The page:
Southern Star Ltd. logo

OPINION: Political nonsense has no boundaries

August 21st, 2017 12:00 PM

By Southern Star Team

OPINION: Political nonsense  has no boundaries Image

Share this article

Fears that City Hall will enjoy an increase in public reps whereas County Hall could suffer a decrease

YEAH, sure, politicians have their boundaries but political nonsense has no boundaries, as any observer of the acrimonious controversy surrounding the proposed extension to Cork city limits well knows!

Here, for example, are some of the wacko responses from county councillors who oppose the Mackinnon Report, a formal study  that recommends enlarging the scope of the city boundary so as to take in ‘rural' areas such as Cork Airport, Little Island, Carrigtwohill and Ballincollig.

The criticism goes something like this: ‘if it happened under British rule there would have been a revolution.' It is ‘an extreme piece of arrogance,'  a ‘land grab,' a ‘cash grab,'  a ‘cobbled together work of fiction' that signals ‘goodbye to Cork County Council.' 

New boundaries will lead to ‘the death of towns and villages in West Cork.' And the worst insult of all: the Corpo does not have the expertise to run ‘an expanded city' (even though it has been in the business since the year 1185).

Under the proposals, major towns such as Cobh and Carrigaline are likely to remain under County Council control, as well as the industrial and pharmaceutical zone at Ringaskiddy. Also, an annual €40 million compensation package will be paid by Cork City Council over the next 10 years to compensate the County for the loss of revenue.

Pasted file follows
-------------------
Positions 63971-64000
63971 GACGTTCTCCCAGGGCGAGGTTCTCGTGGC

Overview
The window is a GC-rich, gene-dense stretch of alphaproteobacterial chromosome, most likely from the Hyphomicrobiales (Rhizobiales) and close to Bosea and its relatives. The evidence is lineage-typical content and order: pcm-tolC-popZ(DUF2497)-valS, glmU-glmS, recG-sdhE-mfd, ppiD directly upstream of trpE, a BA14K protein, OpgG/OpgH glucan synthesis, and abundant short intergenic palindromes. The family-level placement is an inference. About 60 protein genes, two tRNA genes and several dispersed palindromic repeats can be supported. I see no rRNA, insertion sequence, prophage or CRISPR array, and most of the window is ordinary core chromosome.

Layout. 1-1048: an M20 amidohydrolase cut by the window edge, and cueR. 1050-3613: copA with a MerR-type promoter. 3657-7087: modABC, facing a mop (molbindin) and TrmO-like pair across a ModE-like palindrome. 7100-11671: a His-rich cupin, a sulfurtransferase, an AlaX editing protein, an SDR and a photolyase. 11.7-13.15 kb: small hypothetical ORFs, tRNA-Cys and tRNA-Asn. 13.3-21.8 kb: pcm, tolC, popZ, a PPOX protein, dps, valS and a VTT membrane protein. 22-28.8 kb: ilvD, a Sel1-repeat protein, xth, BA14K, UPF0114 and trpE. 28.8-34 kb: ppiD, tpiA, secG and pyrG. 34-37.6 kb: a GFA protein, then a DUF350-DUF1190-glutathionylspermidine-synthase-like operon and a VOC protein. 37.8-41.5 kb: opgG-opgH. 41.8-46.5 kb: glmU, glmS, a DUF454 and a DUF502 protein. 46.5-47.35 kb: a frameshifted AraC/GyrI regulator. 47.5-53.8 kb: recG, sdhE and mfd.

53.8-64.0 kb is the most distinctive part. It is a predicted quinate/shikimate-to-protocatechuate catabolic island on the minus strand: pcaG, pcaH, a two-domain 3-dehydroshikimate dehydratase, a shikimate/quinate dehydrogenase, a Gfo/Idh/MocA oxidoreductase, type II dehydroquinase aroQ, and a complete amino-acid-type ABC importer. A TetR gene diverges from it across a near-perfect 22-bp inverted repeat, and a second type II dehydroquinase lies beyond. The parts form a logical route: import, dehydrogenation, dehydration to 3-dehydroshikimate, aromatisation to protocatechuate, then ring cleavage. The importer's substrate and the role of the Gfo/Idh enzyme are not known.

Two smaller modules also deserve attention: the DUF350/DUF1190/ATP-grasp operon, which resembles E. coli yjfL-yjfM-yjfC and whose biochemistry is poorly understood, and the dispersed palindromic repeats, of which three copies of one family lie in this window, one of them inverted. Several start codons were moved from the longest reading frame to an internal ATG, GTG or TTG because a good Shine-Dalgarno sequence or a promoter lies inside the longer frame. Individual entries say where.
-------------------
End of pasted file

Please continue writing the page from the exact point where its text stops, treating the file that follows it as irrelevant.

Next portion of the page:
But that's not cutting much ice!


Fall and rise

Oddly enough, the howls of indignation are not being replicated by ordinary people. The man in the street couldn't care less as to who runs the two local authorities. 

All that citizens want are better public facilities and a bigger role in decision-making.

Indeed, at the heart of the matter and determining the critical tone is the fear that City Hall will enjoy an increase in public representatives whereas County Hall could suffer a decrease. In other words, the real point of issue is the risk to the auld Council seat and, with it, the perks, payments and exes!

It's an apprehension that has been dealt with by Professor Tony Bovaird in his review of the MacKinnon report. He points out that, in the event of changes to the city and county boundaries, the number of councillors will have to be increased in order to deal with what he terms ‘highly-activated citizen engagement and service user co-production.'

Interesting too that the Little Island Business Association does not seem perturbed as to whether Cork city or Cork county is responsible for the area's burgeoning industrial and commercial sector. What focuses minds in that neck of the woods is the appalling road structure into and within Little Island, the huge traffic jams at peak times and the hellish conditions created for residents who frequently find themselves trapped in their homes because of traffic congestion.

But although the situation is intolerable, Cork County Council has no plan for immediate action other than a sometime-in-the-future transportation study  – a response so ineffectual that it does not engender an iota of confidence.

Indeed, the failure of the Council to address the Little Island road debacle focuses attention on the relevance of local authority meetings where the impression sometimes is given that politicos live in cloud cuckoo land.


Comic material